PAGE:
Ricardo De Paoli-Iseppi, The University of Melbourne
Neuropsychiatric disorders have a strong genetic component and hundreds of risk genes have been identified. How these genes contribute to disease risk is not well understood. Nanopore amplicon sequencing was used to examine the entire coding regions of two high-confidence risk genes in seven regions of post-mortem human brain from five control individuals. Pilot sequencing also identified 78 novel exons in 13 risk genes. Three novel isoforms were shown to contribute to over 25% of MAPT expression. Isoform abundance differences between cerebellum and cortical regions were also identified. Our study demonstrates the power of nanopore sequencing to characterise full-length isoform diversity in human brain.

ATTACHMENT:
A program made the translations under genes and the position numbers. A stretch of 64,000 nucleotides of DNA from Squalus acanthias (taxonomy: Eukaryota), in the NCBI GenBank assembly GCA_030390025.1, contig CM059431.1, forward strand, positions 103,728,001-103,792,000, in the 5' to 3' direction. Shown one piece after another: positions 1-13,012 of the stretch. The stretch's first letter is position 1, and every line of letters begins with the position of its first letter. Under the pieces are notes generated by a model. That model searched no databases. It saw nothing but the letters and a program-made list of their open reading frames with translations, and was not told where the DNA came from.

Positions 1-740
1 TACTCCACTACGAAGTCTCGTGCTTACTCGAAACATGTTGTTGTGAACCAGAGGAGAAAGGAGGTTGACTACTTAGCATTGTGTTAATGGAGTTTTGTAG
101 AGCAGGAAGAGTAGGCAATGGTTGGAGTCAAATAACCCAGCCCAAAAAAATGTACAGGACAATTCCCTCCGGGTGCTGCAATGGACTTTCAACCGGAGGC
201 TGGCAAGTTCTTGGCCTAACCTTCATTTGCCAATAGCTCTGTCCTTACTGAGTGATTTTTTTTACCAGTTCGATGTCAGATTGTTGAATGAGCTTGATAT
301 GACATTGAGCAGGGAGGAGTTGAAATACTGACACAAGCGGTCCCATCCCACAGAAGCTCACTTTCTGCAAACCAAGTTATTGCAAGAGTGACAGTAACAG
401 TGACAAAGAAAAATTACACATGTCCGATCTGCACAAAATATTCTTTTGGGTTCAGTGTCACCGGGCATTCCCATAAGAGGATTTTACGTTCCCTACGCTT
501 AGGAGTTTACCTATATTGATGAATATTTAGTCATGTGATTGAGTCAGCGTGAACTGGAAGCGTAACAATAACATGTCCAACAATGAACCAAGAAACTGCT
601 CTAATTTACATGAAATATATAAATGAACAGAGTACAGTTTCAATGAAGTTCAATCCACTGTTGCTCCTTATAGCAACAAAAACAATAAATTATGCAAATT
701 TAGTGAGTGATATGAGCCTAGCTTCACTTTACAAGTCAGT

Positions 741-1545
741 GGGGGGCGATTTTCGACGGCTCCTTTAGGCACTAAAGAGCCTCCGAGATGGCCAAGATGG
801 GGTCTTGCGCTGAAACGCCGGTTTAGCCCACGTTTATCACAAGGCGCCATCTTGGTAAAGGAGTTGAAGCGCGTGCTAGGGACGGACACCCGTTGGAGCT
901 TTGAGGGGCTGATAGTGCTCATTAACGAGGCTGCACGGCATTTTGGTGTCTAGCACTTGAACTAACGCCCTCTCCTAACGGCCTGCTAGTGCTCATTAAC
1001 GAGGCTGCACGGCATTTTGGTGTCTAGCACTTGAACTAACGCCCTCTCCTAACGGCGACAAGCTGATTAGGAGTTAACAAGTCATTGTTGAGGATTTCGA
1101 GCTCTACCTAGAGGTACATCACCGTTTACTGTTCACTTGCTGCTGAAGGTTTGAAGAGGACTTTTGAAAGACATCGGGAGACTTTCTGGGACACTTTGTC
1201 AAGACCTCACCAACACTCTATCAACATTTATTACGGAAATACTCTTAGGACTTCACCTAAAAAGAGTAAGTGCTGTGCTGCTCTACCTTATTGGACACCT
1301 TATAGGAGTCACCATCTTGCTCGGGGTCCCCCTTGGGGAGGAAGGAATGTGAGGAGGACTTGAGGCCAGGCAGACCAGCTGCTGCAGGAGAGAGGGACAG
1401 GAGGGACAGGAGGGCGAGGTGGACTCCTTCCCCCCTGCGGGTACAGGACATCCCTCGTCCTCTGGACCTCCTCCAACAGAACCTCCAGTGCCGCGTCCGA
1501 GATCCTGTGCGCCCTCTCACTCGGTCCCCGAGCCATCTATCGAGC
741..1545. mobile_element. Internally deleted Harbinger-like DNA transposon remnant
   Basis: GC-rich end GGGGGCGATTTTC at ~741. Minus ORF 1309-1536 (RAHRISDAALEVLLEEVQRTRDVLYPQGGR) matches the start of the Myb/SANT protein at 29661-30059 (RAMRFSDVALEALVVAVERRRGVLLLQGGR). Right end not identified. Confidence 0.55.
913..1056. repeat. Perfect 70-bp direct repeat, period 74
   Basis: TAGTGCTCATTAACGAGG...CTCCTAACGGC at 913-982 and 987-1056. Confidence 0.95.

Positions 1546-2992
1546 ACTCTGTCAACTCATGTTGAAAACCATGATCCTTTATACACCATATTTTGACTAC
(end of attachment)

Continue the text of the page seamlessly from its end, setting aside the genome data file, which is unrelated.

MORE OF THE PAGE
Ricardo is a Postdoctoral Researcher with the Clark Lab at the University of Melbourne. Ricardo completed his PhD in 2019 at the University of Tasmania where he used short-read sequencing technologies to identify a biomarker of age in seabirds. Ricardo’s current research aims include using long-read sequencing to investigate the expression and splicing of risk genes for neuropsychiatric disorders. This work will lead to a better understanding of splicing diversity in human brain regions and will support further studies in the identification of disease-linked isoforms.